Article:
BOEMRE Reissues Alert 259 On Offshore Mooring After Chain-Link Failure

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May 302011
 

Investigation determined that a 6 3⁄4-inch diameter, 862-pound chain link in the tether chain had fractured and separated near its butt weld.

In early 2011, a single point mooring system for a deepwater Gulf of Mexico (GOM) project failed at the tether chain for a free-standing hybrid riser, allowing the buoyancy air can and the free-standing flowline riser to separate. The 440-ton buoyancy air can rose suddenly to the surface while the free standing riser collapsed. Based on the investigation of this event and a review of historical events, BOEMRE is revising and re-issuing Safety Alert #259.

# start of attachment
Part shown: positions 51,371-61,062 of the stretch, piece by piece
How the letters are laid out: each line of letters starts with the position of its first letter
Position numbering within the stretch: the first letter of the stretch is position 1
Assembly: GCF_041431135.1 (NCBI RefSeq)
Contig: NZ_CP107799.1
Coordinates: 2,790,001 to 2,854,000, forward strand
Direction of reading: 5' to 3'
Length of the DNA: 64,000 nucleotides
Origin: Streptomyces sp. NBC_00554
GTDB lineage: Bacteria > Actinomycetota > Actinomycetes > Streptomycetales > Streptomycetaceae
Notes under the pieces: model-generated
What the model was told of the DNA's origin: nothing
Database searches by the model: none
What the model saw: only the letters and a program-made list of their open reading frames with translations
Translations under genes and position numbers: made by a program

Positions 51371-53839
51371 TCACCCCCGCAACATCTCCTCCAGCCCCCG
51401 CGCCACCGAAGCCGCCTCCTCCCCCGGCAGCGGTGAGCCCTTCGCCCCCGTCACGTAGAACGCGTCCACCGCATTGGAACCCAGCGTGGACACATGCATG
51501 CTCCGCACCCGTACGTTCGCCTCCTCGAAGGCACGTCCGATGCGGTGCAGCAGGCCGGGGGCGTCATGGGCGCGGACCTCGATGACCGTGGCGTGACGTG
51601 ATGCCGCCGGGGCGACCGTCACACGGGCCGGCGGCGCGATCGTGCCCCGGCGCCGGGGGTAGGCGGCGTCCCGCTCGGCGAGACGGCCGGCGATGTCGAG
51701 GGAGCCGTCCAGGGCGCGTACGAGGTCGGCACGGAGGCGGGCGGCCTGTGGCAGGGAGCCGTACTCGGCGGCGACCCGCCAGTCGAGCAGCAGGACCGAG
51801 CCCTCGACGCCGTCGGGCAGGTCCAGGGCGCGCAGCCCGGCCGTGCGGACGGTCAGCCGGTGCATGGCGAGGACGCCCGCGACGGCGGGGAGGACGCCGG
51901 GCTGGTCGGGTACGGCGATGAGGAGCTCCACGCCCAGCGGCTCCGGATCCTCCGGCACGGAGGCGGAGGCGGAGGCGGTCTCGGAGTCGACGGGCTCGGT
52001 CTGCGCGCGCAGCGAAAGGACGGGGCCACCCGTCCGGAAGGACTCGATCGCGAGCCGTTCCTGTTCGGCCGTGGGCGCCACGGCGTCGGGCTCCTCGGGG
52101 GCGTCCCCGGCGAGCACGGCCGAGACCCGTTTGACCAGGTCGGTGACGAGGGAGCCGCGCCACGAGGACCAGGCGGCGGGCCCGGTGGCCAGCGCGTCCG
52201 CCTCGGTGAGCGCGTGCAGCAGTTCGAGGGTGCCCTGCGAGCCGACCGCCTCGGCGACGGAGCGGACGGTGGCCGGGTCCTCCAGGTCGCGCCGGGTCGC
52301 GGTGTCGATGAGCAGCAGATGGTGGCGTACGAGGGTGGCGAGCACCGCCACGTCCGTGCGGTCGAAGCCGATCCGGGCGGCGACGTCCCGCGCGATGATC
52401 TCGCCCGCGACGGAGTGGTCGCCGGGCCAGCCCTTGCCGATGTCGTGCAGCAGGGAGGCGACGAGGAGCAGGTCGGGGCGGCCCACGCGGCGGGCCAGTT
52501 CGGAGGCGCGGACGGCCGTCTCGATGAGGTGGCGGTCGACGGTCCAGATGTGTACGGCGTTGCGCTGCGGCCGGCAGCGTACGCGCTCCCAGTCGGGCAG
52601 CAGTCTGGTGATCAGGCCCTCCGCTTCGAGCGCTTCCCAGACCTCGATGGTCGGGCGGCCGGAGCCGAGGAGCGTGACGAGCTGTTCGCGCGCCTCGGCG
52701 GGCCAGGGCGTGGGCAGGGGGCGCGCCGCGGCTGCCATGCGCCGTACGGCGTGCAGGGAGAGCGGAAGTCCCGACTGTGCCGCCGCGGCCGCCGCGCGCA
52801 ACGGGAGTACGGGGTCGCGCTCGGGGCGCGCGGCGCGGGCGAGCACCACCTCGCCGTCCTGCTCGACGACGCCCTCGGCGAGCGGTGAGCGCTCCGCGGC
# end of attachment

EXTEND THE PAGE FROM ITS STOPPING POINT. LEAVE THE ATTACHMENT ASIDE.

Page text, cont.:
The investigation determined that a 6 3/4-inch diameter, 862-pound chain link in the tether chain had fractured and separated near its butt weld. Analysis of the fracture indicated that the chain link had a weld repair and the fracture initiated in the middle of the weld. Three links of the 24-link tether chain were found to have weld repairs. After the chain had been heat treated, the non-US based manufacturer had made weld repairs to the chain by grinding defects and filling the void with weld material. The chain was being built in accordance with Det Norske Veritas (DNV) Offshore Mooring Chain standard. Post heat treat weld repairs are disallowed per DNV’s Offshore Mooring Chain standard. The post heat treat weld repairs made the chain susceptible to hydrogen induced stress cracking due to the extreme hardness of the weld material and the residual stress within the weld. Continue reading »

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